Bridging the Gap between Tertiary-IT Education and the Work Place

23 April 2014

We spend a lot of years in school, studying towards what we believe is our destiny and will prepare us for the work place. During this period of studying, we are taken through various subjects that take different angles to try and simulate as much as possible of what it is that we are going to come across in the workplace. Some courses in tertiary have adopted trends or methodologies that make you ineligible to acquire your qualifications if you do not do experiential-training. Experiential-training is a period in which you seek formal employment for a certain amount of time depending on the course and institution you are in.

In information Technology, regardless of which discipline you follow networking, programming, technical support, web design, etc. Most institutions do not require that you do any formal training except for the final year project. The projects are great for your problem solving skills and for technically preparing you, but one thing they never prepare you for is what awaits you in the work place.

Entering into the industry, I was more curious than nervous. I had never been in a development house before. I didn't know what to expect. Whether anything I had learnt from the past few years was going to enable me to add any value, how I was going to fit into the system, and if I was really going to be getting paid for doing something I love and enjoy? A month went by and things started to get clearer and make sense to me. I attended meetings and watched on as other developers went about their business.

It is in that period that I realised that there is a huge gap between IT studies and the working environment. It comes as no surprise that statistics show that we have a lot of IT graduates who are still unable to get employed. There are job adverts/requirements from companies that want experienced graduate students, where they acquire that experience remains a mystery. Tertiary institutions and development industries are living in two different spheres but still expect to feed and enhance each other. As much as institutions believe to have fully prepared their students, companies still have to do a lot of training and mentoring of graduates whom most companies are not prepared to do with the market and competition in today's business. Information Technology is a fast, ever growing discipline and institutions seem to be falling further back each year and this continues to cause more unemployment. This then demonstrates a scenario of an over the wall approach, candidate X on the left side of the wall works on something to their point of completion and then throws it on the right side of the wall. The wall between these two communities is so big that none of the candidates see the other's side and have no idea what the other person does on the other side.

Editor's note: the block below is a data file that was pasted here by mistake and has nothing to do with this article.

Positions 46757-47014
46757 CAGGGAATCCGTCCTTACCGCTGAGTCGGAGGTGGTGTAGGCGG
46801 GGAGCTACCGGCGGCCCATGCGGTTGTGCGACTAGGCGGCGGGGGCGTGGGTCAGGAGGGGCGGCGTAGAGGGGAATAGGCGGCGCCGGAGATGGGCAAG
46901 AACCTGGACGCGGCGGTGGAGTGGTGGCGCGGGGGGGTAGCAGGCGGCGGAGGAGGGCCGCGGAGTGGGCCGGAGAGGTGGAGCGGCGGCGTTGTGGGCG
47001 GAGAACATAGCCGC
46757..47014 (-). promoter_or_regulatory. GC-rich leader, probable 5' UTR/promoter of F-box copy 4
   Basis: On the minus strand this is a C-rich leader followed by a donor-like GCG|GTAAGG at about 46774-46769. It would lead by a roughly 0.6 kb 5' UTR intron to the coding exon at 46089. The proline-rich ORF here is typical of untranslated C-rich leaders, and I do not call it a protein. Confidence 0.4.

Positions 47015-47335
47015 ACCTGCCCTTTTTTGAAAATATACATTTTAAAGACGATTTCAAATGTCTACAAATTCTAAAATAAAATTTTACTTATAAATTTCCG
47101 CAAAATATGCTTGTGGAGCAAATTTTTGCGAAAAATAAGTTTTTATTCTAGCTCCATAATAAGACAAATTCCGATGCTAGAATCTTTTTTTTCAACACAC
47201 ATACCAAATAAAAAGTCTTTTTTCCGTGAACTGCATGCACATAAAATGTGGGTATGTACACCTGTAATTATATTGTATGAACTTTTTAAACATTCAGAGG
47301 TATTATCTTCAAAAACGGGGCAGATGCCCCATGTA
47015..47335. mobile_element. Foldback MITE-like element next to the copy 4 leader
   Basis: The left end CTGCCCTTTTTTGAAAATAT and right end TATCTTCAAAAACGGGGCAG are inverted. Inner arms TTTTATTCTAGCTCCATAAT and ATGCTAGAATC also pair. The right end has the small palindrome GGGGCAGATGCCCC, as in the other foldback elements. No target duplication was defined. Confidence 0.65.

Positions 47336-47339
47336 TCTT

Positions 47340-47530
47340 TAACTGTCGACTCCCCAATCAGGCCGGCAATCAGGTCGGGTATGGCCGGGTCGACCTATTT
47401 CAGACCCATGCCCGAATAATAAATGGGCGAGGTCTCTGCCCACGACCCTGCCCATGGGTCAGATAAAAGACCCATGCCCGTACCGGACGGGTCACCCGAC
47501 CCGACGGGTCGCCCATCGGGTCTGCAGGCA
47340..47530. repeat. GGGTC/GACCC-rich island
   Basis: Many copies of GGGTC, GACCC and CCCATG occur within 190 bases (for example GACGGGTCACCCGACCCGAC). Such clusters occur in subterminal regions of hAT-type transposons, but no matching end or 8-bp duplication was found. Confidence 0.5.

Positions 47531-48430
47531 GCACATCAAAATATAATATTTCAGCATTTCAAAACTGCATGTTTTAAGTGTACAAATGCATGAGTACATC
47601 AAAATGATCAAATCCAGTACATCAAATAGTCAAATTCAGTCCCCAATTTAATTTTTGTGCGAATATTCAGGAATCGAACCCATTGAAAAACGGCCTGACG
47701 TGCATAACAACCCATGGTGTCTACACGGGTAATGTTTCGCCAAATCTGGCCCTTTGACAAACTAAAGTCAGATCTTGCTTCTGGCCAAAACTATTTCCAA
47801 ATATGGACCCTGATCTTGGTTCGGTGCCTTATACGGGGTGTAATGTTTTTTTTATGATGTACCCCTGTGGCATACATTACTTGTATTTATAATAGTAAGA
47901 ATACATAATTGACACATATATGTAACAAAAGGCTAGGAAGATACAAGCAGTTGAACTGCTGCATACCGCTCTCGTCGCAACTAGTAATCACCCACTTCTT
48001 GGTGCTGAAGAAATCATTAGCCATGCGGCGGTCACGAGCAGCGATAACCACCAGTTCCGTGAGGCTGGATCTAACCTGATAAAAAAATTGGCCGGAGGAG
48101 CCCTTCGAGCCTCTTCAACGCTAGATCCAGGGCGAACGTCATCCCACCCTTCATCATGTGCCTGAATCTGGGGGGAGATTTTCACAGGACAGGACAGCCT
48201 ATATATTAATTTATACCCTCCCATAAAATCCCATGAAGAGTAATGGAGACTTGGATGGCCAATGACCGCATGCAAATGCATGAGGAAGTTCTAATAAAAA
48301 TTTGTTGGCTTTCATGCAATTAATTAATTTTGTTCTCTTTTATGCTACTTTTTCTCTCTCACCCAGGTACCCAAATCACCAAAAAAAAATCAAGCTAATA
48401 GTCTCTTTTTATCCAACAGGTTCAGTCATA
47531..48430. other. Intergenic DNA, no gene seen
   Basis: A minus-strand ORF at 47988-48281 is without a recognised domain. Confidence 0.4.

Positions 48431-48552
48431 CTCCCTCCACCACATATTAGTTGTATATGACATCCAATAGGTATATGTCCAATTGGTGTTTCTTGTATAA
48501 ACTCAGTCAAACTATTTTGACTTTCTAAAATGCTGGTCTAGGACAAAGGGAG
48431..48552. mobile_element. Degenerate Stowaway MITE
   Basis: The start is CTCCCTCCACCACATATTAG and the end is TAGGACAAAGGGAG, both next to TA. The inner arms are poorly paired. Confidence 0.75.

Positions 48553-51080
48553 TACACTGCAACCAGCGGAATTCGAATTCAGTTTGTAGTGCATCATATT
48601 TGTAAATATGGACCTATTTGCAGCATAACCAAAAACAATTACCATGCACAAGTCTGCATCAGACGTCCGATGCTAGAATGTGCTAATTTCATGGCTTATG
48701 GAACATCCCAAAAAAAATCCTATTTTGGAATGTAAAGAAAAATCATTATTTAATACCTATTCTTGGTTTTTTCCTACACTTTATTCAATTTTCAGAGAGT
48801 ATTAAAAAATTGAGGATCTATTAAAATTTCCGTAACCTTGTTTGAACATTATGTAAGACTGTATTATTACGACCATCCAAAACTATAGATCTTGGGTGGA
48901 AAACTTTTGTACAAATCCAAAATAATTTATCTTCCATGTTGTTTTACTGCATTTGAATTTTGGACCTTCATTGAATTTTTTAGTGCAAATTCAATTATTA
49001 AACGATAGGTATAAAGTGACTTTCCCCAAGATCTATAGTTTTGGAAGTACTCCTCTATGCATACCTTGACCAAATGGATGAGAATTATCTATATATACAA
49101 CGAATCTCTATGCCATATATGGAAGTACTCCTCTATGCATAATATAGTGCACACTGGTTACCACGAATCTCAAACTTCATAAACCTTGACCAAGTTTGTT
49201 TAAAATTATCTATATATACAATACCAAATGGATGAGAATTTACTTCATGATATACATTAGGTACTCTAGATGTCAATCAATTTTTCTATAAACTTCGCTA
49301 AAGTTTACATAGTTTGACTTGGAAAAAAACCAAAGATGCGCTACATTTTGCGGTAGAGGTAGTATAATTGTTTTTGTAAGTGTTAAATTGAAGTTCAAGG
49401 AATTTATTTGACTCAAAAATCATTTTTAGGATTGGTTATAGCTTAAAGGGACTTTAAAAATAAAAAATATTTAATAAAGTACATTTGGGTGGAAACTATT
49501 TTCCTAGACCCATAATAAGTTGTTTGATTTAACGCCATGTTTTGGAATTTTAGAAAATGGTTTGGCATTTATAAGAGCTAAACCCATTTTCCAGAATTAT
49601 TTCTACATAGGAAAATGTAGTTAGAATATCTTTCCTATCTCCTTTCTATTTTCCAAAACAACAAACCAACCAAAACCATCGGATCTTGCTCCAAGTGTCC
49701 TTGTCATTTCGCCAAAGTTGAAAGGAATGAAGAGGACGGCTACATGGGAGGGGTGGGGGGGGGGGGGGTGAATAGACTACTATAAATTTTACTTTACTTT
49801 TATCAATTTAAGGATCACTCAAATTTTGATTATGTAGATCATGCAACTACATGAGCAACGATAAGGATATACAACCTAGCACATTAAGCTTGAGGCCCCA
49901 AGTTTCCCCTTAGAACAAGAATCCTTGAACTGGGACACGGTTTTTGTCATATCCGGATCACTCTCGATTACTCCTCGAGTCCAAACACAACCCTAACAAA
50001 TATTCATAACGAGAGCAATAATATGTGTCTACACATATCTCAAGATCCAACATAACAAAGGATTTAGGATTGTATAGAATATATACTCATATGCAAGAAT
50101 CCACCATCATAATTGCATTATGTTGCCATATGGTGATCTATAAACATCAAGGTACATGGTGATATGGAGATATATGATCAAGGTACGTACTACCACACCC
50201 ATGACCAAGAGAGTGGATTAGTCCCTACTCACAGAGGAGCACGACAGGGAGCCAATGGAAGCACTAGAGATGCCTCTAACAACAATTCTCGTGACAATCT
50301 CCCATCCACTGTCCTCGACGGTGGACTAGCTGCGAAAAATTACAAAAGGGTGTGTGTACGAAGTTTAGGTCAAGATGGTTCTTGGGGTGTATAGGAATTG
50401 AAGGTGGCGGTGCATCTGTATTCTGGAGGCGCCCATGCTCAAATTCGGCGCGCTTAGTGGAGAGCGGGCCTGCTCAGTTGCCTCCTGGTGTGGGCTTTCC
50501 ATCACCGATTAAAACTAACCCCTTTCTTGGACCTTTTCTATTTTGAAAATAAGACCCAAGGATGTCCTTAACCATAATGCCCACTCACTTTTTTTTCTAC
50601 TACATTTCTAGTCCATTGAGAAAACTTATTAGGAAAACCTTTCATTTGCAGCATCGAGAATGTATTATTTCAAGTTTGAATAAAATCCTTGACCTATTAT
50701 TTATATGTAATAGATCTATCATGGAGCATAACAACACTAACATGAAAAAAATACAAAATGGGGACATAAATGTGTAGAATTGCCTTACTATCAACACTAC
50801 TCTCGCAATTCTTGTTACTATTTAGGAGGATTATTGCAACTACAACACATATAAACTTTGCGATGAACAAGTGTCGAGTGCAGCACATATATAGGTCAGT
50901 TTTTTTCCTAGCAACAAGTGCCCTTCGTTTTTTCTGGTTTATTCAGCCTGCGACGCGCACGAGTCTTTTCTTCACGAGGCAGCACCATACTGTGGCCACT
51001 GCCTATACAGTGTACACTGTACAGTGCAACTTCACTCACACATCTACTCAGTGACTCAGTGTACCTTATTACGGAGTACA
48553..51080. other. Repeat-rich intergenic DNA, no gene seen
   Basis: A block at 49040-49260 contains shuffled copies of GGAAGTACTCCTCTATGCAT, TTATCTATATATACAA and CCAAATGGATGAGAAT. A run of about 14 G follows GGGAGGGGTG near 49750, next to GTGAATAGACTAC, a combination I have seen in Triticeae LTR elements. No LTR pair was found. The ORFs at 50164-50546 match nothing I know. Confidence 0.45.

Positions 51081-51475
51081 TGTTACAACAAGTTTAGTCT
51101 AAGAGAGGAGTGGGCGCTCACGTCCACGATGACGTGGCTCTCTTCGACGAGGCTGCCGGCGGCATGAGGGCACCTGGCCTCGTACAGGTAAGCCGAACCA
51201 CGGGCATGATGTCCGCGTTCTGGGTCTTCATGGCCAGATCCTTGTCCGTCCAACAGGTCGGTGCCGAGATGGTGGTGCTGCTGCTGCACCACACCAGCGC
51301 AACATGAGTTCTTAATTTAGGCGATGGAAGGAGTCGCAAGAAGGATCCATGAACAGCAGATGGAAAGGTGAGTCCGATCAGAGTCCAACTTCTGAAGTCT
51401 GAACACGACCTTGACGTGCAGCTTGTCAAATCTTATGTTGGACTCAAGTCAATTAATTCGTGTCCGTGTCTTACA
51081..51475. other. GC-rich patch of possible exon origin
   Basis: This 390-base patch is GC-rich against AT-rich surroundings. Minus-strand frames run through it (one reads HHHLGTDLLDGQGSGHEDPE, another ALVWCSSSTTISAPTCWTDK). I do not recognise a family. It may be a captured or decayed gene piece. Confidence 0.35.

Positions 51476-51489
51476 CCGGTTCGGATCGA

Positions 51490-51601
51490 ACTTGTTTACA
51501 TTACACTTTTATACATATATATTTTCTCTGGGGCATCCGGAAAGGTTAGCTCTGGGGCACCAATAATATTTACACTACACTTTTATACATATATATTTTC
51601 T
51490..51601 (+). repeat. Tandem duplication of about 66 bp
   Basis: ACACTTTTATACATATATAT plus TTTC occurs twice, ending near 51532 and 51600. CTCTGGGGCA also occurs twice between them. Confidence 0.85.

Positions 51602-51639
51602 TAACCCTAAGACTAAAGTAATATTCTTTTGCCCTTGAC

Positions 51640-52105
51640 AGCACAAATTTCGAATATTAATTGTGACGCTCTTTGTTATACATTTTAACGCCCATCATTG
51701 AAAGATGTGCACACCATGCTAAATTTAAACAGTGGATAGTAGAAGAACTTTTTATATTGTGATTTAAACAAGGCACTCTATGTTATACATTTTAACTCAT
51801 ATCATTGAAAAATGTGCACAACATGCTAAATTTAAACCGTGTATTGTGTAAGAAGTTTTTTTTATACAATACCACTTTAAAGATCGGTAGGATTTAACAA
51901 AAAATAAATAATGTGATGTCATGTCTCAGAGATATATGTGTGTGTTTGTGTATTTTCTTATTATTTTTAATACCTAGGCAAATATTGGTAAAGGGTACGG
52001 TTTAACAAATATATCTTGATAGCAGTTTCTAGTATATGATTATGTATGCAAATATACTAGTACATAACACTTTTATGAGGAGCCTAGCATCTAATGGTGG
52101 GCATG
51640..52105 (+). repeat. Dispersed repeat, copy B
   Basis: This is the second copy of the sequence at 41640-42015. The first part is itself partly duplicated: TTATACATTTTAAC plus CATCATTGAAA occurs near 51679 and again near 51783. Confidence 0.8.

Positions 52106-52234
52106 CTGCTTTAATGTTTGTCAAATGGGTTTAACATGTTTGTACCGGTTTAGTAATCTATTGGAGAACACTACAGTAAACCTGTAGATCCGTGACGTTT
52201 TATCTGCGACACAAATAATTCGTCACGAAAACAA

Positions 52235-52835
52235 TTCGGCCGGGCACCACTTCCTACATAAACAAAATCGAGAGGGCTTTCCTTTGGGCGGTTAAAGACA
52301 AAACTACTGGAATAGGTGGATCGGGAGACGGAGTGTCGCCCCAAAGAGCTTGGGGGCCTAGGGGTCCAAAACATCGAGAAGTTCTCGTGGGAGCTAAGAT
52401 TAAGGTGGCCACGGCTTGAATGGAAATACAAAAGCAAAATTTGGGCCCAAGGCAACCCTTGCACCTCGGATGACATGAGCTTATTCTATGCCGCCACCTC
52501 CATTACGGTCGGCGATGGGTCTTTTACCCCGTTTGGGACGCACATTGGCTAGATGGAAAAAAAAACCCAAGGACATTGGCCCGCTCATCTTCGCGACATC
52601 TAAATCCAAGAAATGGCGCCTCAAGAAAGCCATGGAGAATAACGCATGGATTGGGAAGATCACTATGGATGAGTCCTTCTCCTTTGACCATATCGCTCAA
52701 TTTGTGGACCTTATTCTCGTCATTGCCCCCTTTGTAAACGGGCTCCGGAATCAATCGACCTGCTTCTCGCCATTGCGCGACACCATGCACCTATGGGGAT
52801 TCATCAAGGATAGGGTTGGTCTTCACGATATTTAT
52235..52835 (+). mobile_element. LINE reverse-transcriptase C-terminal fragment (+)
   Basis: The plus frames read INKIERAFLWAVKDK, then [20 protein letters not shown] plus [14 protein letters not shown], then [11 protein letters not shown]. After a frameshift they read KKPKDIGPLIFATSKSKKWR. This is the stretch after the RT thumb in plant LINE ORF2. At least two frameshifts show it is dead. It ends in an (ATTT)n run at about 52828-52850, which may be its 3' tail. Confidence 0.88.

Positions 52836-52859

As much as institutions believe to be producing ready and productive students, we are faced with a forever increasing rate of unemployment. This problem is not something that can be eradicated in a short amount of time, but for as long as these two entities choose to work in isolation, the problem will continue to grow and so will the gap between the two. This can be dealt with by a simple solution of companies having an annual presentation of what they are working on and what they require from passionate students in IT. But as always companies are too busy making money to be doing this sort of exercise, even though it would benefit them in the long run. The initiative might then sit with the institution to send representative to learn about their needs and technology which they need to educate learners about.It is very unfortunate that we hardly get the time to do the smallest things that contribute to the bigger picture. We are concerned about balancing the numbers and making profit and ignoring the grooming and small details in the puzzle.

This therefore leaves the initiative with the learners themselves to do research, which turns out to be a very difficult exercise because companies keep most of their activities encapsulated from the outside world. It seems to be a very difficult gap to eliminate for either party, but it is only difficult in the sense that all this parties refuse or ignore the need to establish an effective communication channel. And for as long as this continues the gap will continue to increase to the point that companies will no longer see any value from students coming fresh out from varsity.

Vhonani Makhado

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